Steve Kracher was tough to tackle, and his rushing records reflect that
We look at the 25 players that Bobcat fans and a blue panel of longtime MSU football watchers ranked 26th through 50th in the quest to determine the program’s all-time players. In this segment of the countdown, players are listed in alphabetical order. You can find details here and a directory here.
Steve Kracher, RB, 1972-75
ALL-TIME TEAM: 2000 Billings Gazette All-Time Team
HONORS: 1st All-America Team and 1st All-Big Sky Team in 1975, 1st All-Big Sky Team in 1974
TO LOOK CLOSER: There’s a lot to know about Steve Kracher’s career at Montana State.
He rushed for 2,979 yards in the Blue and Gold, the most in Bobcat history through 2002 and remains third in school history. He did so with the ninth run in school history and without having a top 10 overall in a season in MSU history. He averaged 6.1 yards per carry in his career, second by all Bobcat.
But there is one thing that is difficult to understand from a contemporary point of view: Kracher’s famous dead leg.
“When you tried to tackle him, he gave you a dead leg,” many teammates and observers say of his running style. And it’s hard to fathom what that means, so here’s how teammate Rick Vancleeve — a freshman scout team member during Kracher’s senior season — describes him. “You’re going to tackle him and that leg is there and then when you hit him it’s like it’s not.”
Known for a combination of speed and poise early in his career, Kracher overcame some obstacles early in his days as a Bobcat. On the one hand, grope. “Cliff Hysell was a defensive coach, but he took me aside and showed me (proper ball-carrying technique). And I never had a problem again,” Kracher said. Opportunity posed another problem, as Wayne Edwards (839 yards in 1972) and Don Bagley (498 yards) each entered the 1973 season, Kracher’s second campaign, entrenched as tailback mainstays. In 1973, the best offensive season in Montana State history at that time, all three tailbacks played terrific football. Edwards gained 894 yards, Bagley 591, and Kracher 468. As a junior in 1974, however, Kracher broke out. He gained 1,034 yards, while seniors Edwards (422) and Bagley (216) also contributed.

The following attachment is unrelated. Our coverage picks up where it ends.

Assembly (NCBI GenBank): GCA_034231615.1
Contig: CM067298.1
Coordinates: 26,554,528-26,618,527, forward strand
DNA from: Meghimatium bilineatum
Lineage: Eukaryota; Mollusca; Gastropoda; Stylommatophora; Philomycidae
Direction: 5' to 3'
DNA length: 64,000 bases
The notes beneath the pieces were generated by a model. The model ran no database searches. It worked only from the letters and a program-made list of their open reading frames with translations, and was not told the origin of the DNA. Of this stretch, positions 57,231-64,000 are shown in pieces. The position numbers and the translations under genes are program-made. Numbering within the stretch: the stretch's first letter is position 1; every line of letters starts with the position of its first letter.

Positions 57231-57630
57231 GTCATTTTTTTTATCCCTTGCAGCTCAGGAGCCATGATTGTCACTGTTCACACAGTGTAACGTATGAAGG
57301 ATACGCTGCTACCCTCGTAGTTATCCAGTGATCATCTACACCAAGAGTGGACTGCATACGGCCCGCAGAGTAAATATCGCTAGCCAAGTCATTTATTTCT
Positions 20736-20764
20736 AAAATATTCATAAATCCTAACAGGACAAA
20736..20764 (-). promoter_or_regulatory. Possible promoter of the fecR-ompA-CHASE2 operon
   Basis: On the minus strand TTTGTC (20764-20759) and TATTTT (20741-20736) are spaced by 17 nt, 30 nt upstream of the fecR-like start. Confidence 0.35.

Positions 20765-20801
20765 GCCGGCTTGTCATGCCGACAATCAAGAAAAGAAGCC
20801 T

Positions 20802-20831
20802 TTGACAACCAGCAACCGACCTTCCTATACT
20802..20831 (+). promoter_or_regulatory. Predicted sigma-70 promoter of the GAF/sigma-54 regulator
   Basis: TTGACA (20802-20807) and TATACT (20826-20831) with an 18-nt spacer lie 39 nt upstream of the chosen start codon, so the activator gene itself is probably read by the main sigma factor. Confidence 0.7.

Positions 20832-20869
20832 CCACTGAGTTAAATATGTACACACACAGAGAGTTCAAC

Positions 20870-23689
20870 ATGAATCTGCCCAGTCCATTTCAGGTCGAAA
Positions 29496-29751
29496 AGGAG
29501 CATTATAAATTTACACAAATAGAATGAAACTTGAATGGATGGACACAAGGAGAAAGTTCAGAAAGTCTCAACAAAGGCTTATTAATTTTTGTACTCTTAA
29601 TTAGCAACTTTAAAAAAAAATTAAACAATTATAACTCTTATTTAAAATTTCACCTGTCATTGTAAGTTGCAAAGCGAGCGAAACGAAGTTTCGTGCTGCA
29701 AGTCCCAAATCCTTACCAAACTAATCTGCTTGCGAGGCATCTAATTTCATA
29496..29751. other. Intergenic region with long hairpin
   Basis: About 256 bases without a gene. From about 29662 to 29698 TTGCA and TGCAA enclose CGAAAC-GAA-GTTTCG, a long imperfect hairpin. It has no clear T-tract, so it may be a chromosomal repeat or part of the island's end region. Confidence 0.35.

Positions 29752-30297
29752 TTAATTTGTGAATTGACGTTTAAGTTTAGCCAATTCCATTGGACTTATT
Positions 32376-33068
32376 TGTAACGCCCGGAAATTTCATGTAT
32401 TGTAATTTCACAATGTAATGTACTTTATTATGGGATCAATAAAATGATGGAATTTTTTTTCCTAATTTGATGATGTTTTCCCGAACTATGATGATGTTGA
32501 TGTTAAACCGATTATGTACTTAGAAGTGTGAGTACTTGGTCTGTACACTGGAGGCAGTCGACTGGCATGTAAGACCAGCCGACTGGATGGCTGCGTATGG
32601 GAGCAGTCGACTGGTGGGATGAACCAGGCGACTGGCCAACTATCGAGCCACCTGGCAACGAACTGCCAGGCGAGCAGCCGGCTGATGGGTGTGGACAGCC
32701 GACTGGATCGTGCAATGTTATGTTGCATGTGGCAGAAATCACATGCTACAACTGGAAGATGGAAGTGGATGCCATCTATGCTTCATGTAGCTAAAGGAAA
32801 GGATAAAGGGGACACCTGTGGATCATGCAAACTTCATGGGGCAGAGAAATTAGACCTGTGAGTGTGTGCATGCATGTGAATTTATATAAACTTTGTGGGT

As a senior, Kracher was even better. He gained 1,387 yards in 10 games, still fourth in MSU history. Despite Kracher’s incredible work, the Cats went 5-5 in 1975. He finished his career that fall with 2,979 career yards, a Bobcat record that stood for nearly two decades.
FROM LEGENDARY ATHLETIC TRAINER CHUCK KARNOP: “You would go and hit him and there’s nothing there, never any weight on that leg. He’s never, ever been hit very hard. And for his ability to run him (inside), Steve Kracher was the opposite of (some He knew where the ground was. There was a million guys going to jump all over the place, and Steve didn’t. He knew when to get off. He was so fluid. Like so many running backs could make a ton of moves, but he rarely dropped his shoulder, and if he saw a linebacker, he walked away from him, while other guys looked for contact.
FROM HIS TEAMMATE JOE JOHNSON: “Steve Kracher was an outstanding player, and I loved being on the field and being an offensive lineman when Steve was playing running back. If he had a little hole, he went through it. I never remember just one person tackling him. He would give someone his dead leg and they would slide on it. He was so hard to tackle.
FROM TEAM MATE RICK VANCLEEVE: “He was one of the toughest guys in the world and one of the nicest guys in the world. I remember Coach Holland once said, ‘We’ve never done this before, but you notice that Steve is not in a meeting today. I’m not going to hit Kracher in practice anymore. Everything was pretty much live in practice back then, and there was no (recoil) or anything. There was so much respect for him, he went so strong and he always got beat up, so that was how it was going to be.